By the end of your first hour, you will likely be able to respond to between 30 and 45 new words in Turkish! You should tape record your session, and then by reviewing it several times before your next language session and either physically responding to the commands or just imagining doing it you should be able to fly through a review with your friend the next time you get together. If you are dedicated to this approach and committed to not begin speaking too soon, you will very quickly grow in their ability to understand and respond to Turkish. (Trying to speak too quickly 1) may distract you from rapid vocabulary development, 2) will likely cause your anxiety level to rise which could lesson the "stickiness" of the words you are learning, and 3) could harm long-term pronunciation if you develop had habits before having heard lots of language.)
Variations of TPR: TPR-B, TPR-O, TPR-P, TPRS
So the basic idea of TPR is that a language learner hears something in the language and physically responds to it.
However, TPR is not just limited to whole body commands such as walking, turning around, and pointing to your nose. In fact, there are four major types of activities that can be done using the TPR mindset. I like to refer to them as TPR-B, TPR-O, TPR-P, and TPRS. (TPRS is the only one of these expressions that is widely known, the others are terms I've made up.)
I refer to TPR-B for "TPR with body", which includes everything that can be done with general body movement: stand up, sit down, turn around, turn right, turn left, lift up your arm, touch your nose, etc. This is best done in a room with some space to move around.
TPR-O stands for "TPR with objects". This is best done sitting a table that has some objects on it. For example, one day you could raid the produce stand and then sit down with your Turkish friend to a table of fruit. That day you could not only learn the words for "apple", "banana", "orange", and so on, but also, "give me", "take", "put", "smell", "bite", "roll", "peel", and "show me".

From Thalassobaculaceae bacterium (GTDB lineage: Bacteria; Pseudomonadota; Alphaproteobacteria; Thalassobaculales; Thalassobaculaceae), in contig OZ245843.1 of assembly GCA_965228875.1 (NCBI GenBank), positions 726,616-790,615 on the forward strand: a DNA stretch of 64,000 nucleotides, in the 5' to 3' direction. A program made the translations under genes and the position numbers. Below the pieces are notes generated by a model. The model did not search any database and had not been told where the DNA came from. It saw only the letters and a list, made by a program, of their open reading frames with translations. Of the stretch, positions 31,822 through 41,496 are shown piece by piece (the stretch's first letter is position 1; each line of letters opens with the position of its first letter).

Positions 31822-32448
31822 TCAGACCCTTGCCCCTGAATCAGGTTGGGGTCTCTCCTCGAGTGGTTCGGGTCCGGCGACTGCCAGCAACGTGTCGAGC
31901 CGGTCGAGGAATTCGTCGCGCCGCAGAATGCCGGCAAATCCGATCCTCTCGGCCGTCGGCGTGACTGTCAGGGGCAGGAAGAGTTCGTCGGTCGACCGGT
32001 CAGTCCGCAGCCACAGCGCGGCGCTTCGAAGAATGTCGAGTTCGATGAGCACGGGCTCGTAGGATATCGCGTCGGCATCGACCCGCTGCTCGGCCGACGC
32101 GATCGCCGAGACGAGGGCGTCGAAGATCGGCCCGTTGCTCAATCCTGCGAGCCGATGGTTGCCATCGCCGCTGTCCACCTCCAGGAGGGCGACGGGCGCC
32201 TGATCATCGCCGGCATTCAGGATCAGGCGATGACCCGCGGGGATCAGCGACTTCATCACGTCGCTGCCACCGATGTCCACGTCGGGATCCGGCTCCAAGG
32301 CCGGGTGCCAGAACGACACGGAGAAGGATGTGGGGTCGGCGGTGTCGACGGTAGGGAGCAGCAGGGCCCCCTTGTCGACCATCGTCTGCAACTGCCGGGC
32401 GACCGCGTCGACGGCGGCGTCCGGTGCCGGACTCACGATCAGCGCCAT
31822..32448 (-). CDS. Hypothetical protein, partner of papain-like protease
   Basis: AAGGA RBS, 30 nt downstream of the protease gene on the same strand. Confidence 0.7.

For this activitiy, your friend could start off with: "This is an apple. This is an orange. This is an apple. This is an orange. Where is the apple? (You would point) Where is the orange?" Once again new words can be fairly quickly built up one at a time.
When doing TPR-O, always remember to learn verbs that are associated with the objects you are learning. For example, I once had a TPR-O session in Arabic using a tape player/radio jambox. I not only learned the parts of the jambox but I also learned to respond to verbs that can be done with a jambox: turn it on, turn it off, turn up the volume, turn down the volume, switch from cassette to radio, change the station, rewind the tape, fast forward the tape, open up the battery case, take out the batteries, and so on. (I learned a lot of new words that day!)
TPR-P stands for "TPR with pictures". Pictures are extremely effective language learning tools. Let's say that you're actually living in Turkey and have gone around and taken 150 or so pictures of people doing different things and then arranged these pictures in an album. Your Turkish friend could go through and say "This is a man. This is a boy. This is a man. This is a boy. Where is the man? Where is the boy?" Gradually both background and foreground objects in the pictures could be learned, as well as verbs: "The carpenter is hitting the nail with a hammer," leading to requests such as "show me the man who is hitting something". Even verb tenses can be incorporated by asking your friend (or tutor or teacher) to talk about all of the pictures as if they happened last week, or now, or next week. The actual physical response with pictures is faily basic--pointing at something--but the opportunity for vocabulary acquisition is a broad as the types of pictures you can use.